Ravens must keep the heat on Brady to cool off passing game

Question of the Day

Should Congress make English the official language of the U.S.?

View results

OWINGS MILLS, Md. — Tom Brady can hurt a defense in a lot of ways.

New England’s All-Pro quarterback can read a defense and understand where each defender will be before the ball is snapped. He can then pinpoint passes or display perfect touch with the deep ball. Against Denver in the divisional round of the playoffs on Saturday, Brady carved up the Broncos for 363 yards and six touchdowns.

Baltimore Ravens linebacker Jarret Johnson, whose team plays New England in Sunday’s AFC championship, understands how difficult it can be to confuse the three-time Super Bowl winner.

“You can’t be a wooden Indian in there, like a stick figure,” Johnson said. “You can’t just stand there. You’ve got to disguise, you’ve got to move.”

There isn’t a blueprint or foundation designed to stop Brady, who threw for 5,235 yards and 39 touchdowns in the regular season. Pressuring Brady will be an emphasis for Baltimore, though the Ravens failed to sack Houston quarterback T.J. Yates in Sunday’s 20-13 divisional round win.

Getting to Brady has been hard to do as the Patriots finished ninth in the NFL in sacks allowed, giving up 32.

“If you let him stand there, he’s going to kill you,” Johnson said.

Johnson said the Patriots’ offense is much like Baltimore’s defense when it comes to preparation. He said New England’s group will examine game film thoroughly until they can point out the tiniest of tendencies which they then exploit.

The key for Baltimore to have a chance at slowing down New England’s attack is to get Brady guessing wrong.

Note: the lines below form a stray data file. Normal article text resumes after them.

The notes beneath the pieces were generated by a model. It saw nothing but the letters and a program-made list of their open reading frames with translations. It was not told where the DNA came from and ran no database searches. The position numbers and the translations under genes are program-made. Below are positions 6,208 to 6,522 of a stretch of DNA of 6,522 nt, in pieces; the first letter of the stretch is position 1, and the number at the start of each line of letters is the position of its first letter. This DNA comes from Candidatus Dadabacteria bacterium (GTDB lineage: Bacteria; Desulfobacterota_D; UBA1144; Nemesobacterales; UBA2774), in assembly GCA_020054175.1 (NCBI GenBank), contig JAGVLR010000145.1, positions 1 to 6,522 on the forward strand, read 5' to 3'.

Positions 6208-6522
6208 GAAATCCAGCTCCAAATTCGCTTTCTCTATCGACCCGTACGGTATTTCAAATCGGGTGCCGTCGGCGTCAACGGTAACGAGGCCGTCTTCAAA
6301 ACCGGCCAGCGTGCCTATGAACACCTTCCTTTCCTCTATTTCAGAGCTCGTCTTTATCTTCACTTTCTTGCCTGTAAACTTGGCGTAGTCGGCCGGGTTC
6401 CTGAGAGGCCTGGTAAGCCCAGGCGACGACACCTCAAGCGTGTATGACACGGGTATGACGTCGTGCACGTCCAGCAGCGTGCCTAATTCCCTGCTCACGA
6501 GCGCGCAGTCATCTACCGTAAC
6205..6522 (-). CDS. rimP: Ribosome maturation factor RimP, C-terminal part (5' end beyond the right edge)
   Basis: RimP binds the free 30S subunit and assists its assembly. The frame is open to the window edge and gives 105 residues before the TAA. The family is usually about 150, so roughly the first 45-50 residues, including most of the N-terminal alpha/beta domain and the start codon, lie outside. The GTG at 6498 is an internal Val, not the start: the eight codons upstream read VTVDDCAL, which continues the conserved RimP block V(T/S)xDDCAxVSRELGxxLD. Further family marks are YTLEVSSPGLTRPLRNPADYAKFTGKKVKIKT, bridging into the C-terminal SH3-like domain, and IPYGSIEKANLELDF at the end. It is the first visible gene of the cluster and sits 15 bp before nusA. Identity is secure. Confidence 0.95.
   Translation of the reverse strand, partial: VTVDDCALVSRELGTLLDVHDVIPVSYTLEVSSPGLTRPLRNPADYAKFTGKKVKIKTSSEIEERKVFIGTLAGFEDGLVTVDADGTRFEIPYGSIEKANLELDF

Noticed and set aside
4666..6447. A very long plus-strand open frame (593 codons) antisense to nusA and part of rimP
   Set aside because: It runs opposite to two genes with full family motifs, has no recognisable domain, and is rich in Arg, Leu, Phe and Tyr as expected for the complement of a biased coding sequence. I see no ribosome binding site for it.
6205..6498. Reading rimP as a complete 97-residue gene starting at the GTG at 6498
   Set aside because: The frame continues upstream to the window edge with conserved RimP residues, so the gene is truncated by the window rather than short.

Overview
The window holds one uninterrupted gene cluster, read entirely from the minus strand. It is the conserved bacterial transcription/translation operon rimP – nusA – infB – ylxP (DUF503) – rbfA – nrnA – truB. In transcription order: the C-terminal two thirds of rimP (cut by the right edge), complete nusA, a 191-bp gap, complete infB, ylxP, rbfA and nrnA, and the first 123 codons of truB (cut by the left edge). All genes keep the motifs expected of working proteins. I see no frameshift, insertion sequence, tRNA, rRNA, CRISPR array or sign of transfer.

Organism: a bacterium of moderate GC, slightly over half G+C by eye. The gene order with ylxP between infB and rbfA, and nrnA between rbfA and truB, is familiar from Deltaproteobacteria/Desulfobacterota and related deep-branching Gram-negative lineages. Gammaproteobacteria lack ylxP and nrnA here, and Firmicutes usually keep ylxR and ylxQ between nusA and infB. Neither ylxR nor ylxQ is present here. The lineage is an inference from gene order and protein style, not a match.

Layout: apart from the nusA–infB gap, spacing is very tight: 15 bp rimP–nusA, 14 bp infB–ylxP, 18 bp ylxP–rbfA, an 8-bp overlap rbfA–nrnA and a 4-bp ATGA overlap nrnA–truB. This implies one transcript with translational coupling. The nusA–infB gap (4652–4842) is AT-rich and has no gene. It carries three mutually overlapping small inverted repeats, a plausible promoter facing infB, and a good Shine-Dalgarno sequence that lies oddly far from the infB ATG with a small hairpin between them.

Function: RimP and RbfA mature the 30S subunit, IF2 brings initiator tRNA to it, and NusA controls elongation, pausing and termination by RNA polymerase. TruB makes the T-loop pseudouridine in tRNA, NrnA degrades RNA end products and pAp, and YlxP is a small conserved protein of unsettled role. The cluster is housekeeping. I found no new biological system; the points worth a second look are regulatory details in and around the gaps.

“You’ve got to disguise, you’ve got to move,” Johnson said. “But you can’t show your disguise too early because if he knows what you’re in he’s going to hurt you. Disguise is very important, but you have to do it smart. It’s a very cerebral game, playing against him.”

Baltimore’s pass defense has been efficient, ranking fourth in the NFL by only allowing teams to throw for only 196.3 yards per game.

The last time the Ravens and Patriots met in the postseason was in the wild card round of the 2009 playoffs. Brady finished just 23 of 42 passing for 154 yards, two touchdowns and three interceptions. He also was sacked three times.

Lessons from ‘Madden’

Though Sunday will be the first time rookie wide receiver Torrey Smith lines up against the Patriots, he said he’s familiar with the opposition thanks to the “Madden” video game series.

“My brother always picks [New England] on Madden,” Smith said, smiling. “They’ve always had the best offense on that game for years.”

The Patriots have an argument that their video game matches their on-field performance. It’s defense, however, hasn’t fared as well this year. Despite posting a 13-3 regular season record, the Patriots' defense ranked 31st in the NFL by giving up 411.1 yards per game.

After struggling to move the ball offensively against Houston, and with Brady quarterbacking New England’s offense, Smith said the Baltimore offense will need to step up and help its defense out by scoring more points than usual. The Ravens haven’t scored more than 30 points in a game since beating Cincinnati 31-24 in Week 11.

“It would be safe to say we’re going to have to score points to win this game,” the University of Maryland product said.

Injury report

Ravens coach John Harbaugh said there were no new injuries following Baltimore’s win over Houston on Sunday. Harbaugh added safety Ed Reed, who injured his ankle trying to deflect a pass in the final seconds against Houston, was doing fine. X-rays on Reed’s ankle returned negative, and no further testing has been scheduled.

Cornerback Chris Carr was a healthy scratch against Houston, Harbaugh confirmed. Carr, who normally is active, was inactive in favor of defensive lineman Brandon McKinney and special teams player/reserve cornerback Danny Gorrer. Harbaugh said Carr is integral against pass-heavy teams, which makes his chances of being active and playing against New England high.

© Copyright 2014 The Washington Times, LLC. Click here for reprint permission.

Comments
blog comments powered by Disqus
Get Adobe Flash player